Solution? Revise your schedule to include more than usual tournaments with no regard to actually winning each one of them. Be happy to get enough match play to separate yourself from the dark cloud overhead. If mono is in remission, the train should eventually shift back on the tracks. It may take time but at least you are on your way.

I don’t think the days of him winning three GS in a year are ever going to come back. That phase is over and the sooner he accepts that and moves on the sooner he will achieve whatever else he can achieve.

For if he continues to hack away at the jungle mess without addressing the problems – exactly what he has done so far – and hoping for a different result, the end is not far.

Sampras and Borg are jumping on their bed after locking the bedroom door right about now. Wimbledon hopes of Roddick, Nadal, Murray and even Gasquet are shooting through the roof.

If you think Roddick has been hyper so far, you have no idea what kind of frenzy he is going to be in from now till the Wimbledon finals. That fiancee agreed to the engagement at the wrong time, for here comes a load of action she may not have signed up for.

Posted in Uncategorized | 7 Comments »

Federer out. From pommesdesuisse. Thanks.

Posted by tennisplanet on April 3, 2008

pommesdesuisse |

the all-time greatest lost to roddick!
now…don’t even dare to count him out, or you’ll meet me in your basement!!!

http://www.youtube.com/watch?v=2Hp-EArV6s8

congratulations to andy, i forgot to add…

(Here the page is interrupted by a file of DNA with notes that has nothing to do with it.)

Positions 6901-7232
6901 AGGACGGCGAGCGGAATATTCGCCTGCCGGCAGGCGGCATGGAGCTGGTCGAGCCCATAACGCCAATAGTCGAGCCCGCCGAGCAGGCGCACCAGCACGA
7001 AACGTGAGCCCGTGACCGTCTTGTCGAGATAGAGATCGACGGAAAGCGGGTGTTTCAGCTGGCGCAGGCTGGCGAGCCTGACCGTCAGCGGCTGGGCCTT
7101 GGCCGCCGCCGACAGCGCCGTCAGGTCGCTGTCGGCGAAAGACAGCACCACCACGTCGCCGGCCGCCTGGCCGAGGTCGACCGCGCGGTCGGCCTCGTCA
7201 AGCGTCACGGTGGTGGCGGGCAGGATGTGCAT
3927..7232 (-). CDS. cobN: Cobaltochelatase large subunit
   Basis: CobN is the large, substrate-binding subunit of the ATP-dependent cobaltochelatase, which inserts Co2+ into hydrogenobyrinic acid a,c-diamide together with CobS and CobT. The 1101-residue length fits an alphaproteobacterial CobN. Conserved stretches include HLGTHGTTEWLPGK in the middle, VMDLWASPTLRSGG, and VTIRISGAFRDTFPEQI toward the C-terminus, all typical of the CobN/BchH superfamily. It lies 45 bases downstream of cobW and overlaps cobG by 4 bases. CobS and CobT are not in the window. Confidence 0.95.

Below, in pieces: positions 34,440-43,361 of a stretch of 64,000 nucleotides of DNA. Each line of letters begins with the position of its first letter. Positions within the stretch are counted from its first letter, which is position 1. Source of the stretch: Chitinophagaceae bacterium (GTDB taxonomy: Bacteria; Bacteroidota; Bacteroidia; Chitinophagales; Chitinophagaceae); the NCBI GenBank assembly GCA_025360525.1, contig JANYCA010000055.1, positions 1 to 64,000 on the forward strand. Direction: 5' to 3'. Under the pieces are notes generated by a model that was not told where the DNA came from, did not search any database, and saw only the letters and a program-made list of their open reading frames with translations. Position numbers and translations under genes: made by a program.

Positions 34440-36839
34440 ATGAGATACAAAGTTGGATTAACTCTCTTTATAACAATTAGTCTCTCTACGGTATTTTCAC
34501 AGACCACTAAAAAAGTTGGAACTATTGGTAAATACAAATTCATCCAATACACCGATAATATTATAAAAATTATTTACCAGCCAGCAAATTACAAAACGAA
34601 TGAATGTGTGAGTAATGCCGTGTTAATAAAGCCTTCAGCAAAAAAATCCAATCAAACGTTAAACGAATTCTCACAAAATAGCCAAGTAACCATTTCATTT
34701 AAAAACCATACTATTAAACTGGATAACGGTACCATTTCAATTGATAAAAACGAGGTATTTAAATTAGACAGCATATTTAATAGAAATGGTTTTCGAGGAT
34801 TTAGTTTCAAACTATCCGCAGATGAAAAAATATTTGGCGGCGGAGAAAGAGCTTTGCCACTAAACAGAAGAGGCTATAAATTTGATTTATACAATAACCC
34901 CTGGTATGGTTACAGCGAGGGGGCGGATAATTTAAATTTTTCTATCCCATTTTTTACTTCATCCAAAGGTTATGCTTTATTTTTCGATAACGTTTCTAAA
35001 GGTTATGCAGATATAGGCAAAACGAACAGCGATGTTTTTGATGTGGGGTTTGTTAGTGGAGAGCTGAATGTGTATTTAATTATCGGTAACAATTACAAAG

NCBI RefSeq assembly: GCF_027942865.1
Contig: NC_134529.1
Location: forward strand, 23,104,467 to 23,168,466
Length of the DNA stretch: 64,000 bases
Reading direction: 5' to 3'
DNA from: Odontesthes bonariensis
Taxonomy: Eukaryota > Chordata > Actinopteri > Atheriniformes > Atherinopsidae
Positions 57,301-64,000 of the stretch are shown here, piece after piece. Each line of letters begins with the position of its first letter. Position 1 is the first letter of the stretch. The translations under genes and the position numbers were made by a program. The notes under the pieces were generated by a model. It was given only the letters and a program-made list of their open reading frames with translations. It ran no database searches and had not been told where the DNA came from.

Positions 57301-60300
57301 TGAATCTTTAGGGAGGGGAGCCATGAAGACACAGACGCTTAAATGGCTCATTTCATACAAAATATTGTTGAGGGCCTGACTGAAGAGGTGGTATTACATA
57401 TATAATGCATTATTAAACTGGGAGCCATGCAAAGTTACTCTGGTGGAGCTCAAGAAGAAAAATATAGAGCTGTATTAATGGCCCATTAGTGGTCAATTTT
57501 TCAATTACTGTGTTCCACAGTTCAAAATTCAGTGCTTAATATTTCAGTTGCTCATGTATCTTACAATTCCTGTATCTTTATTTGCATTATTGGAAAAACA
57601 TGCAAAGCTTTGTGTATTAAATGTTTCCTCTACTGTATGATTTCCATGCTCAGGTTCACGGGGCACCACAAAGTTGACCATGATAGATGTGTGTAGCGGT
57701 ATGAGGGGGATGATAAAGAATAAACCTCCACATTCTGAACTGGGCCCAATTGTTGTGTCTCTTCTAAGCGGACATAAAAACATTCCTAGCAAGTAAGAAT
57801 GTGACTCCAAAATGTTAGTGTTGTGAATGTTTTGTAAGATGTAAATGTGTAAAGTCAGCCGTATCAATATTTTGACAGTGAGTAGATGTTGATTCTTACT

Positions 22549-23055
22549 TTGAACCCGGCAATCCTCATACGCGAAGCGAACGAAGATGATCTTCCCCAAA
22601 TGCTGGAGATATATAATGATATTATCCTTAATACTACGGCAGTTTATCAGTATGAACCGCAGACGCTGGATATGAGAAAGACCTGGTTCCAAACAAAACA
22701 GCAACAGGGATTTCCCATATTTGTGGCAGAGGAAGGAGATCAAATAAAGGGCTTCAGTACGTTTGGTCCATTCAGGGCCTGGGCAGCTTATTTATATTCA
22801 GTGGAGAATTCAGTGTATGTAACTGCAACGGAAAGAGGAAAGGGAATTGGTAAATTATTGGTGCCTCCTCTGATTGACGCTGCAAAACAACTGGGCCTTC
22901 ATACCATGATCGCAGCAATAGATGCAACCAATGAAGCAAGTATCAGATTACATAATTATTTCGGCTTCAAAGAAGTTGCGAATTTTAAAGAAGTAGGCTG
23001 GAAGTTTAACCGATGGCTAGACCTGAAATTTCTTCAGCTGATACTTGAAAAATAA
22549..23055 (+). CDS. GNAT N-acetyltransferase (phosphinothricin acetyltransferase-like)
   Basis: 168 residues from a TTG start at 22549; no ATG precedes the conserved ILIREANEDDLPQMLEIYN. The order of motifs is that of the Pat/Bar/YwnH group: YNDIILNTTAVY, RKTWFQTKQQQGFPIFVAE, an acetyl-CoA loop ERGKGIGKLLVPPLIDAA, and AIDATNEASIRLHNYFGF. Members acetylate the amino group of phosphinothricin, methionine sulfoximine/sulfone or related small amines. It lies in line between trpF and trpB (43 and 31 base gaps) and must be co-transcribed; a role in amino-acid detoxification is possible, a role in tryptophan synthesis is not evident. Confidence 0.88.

he really deserved his victory today, even though there was a moment when he acted like an AH!!!
he was right about the misjudgment, but there was no need to attack federer…

anyways…roddick played really well, specially when he was facing breakpoints…
and the other factor why he has beaten federer was…well…roger didn’t play a bad match…except at the big points. then he was playing something like this:

http://www.youtube.com/watch?v=xm8za41XLGU

Posted in Uncategorized | 9 Comments »

Roddick pulls off a rabbit, defeats Federer to meet 5-0 H2H Davydendo in the semis. WOW!!!!

Posted by tennisplanet on April 3, 2008

Andy Roddick shakes hands with Roger Federer of Switzerland after defeating him during day eleven of the Sony Ericsson Open at the Crandon Park Tennis Center on April 3, 2008 in Key Biscayne, Florida.  (Photo by Chris McGrath/Getty Images) 

It seemed Federer had it in his bag until he folded in the last two games of the match. While Roddick deserves all the credit in the world to get to 2-15, Federer’s unforced errors in the last two games basically gift wrapped the match for him.

Roddick did show some nerves by losing first two of the triple match points he had and for a moment I thought history is going to repeat itself and Roddick is going to self destruct. But kudos to Roddick for getting back in the thick of things at the top of the tennis world.

Andy Roddick celebrates after defeating Roger Federer of Switzerland during day eleven of the Sony Ericsson Open at the Crandon Park Tennis Center on April 3, 2008 in Key Biscayne, Florida.  (Photo by Al Bello/Getty Images) 

He has now defeated Federer, Nadal and Djokovic in one month. Bodes well for getting that monkey off the back now.

Roddick needs to constantly make changes in his life to get himself motivated on the circuit. First Connors split resulted in two quick titles at San Jose and Dubai and now the engagement has energised him enough to knock out Federer after losing 11 straight matches to him.

Roddick still has to keep the win in perspective and not get complacent or over confident for the remaining two matches. He has a 5-0 H2H advantage over his next opponent Davydenko and has won what 11 of the last 12 sets he has played. But the job is far from over.

This does not call for a huge celebration, partly because it was not the usual dominating Federer he beat today. But he at least kept his end of the bargain up and waited for Federer to wilt eventually.

Did you notice how many of Federer’s returns came right in the middle of the court, instead of sharp and acute angles we are used to from him?